NEW YORK, Aug 18 (Reuters) - Avon Products Inc is seeking approval of a $62 million settlement of a U.S. lawsuit accusing the cosmetics company of defrauding shareholders by concealing its failure to stop workers from bribing officials in China to win business.
The proposed settlement was filed on Tuesday with the U.S. District Court in Manhattan and requires a judge’s approval.
It resolves claims that Avon, former Chief Executive Andrea Jung and former Chief Financial Strategy Officer Charles Cramb, intended to mislead shareholders from 2006 to 2011 about the company’s ability to comply with the federal Foreign Corrupt Practices Act, which prohibits bribing foreign officials.
Shareholders led by two German investment funds said Avon embraced a corporate culture that was “actively hostile” to effective oversight and concealed its dependence on corrupt activity such as “dinner and karaoke” events to boost sales.
Insurers would pay $60 million of the settlement, while Avon would pay $2 million, the New York-based company said. Avon denied wrongdoing in agreeing to settle.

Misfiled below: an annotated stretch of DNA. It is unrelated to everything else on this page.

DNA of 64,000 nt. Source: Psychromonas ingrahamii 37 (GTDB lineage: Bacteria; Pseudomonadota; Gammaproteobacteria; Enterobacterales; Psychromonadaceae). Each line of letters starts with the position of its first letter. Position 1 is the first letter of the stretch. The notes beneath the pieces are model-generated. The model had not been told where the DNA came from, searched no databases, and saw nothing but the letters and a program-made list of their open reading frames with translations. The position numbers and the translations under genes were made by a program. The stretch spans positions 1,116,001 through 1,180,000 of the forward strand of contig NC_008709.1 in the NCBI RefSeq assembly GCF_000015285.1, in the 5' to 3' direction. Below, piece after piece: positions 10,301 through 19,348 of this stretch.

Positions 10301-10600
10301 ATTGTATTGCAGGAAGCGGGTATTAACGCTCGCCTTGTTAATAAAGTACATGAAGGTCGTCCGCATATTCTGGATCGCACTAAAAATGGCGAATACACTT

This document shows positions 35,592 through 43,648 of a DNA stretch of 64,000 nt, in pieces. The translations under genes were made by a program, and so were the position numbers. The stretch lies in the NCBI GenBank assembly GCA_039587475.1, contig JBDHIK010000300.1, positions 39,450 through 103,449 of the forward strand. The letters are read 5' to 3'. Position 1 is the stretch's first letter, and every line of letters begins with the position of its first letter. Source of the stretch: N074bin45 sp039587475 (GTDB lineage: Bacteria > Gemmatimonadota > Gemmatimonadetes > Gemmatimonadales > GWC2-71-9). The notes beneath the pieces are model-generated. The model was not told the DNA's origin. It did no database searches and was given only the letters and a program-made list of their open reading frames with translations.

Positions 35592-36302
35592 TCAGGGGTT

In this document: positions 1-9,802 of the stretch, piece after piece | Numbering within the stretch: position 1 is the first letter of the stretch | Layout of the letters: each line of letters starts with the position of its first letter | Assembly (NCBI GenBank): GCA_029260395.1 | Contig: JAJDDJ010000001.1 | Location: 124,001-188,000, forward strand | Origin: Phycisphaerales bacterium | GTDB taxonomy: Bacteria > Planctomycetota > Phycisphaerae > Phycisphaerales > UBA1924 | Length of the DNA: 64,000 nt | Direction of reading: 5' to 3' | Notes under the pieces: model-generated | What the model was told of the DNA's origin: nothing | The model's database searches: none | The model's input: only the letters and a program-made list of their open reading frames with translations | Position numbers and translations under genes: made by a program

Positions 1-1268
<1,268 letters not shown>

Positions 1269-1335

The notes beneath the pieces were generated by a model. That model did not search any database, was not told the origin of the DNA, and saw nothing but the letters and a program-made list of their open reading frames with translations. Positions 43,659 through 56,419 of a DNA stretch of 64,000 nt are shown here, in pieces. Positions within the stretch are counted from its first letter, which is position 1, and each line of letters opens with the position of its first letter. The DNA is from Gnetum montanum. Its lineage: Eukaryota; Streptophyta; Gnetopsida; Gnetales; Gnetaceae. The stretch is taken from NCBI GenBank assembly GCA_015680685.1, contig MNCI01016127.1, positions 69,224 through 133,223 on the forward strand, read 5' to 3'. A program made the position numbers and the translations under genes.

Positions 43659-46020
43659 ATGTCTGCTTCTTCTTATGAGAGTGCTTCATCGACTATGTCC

Last Dec. 17, Avon agreed to pay $135 million in criminal and civil penalties and accept a deferred prosecution agreement to end U.S. probes into its China unit, including the alleged use of gifts such as Gucci bags and Tiffany pens.
The securities fraud lawsuit was brought on behalf of shareholders from July 31, 2006 to Oct. 26, 2011. It was led by LBBW Asset Management Investmentgesellschaft mbH and SGSS Deutschland Kapitalanlagegesellschaft mbH.
Law firms led by Motley Rice plan to seek legal fees of up to 30 percent of the settlement fund, court papers show.
Jung had been Avon’s chief executive for 12 years when the company announced plans to replace her in December 2011.
The case is City of Brockton Retirement System et al v. Avon Products Inc et al, U.S. District Court, Southern District of New York, No. 11-04665. (Reporting by Jonathan Stempel in New York; Editing by Alan Crosby)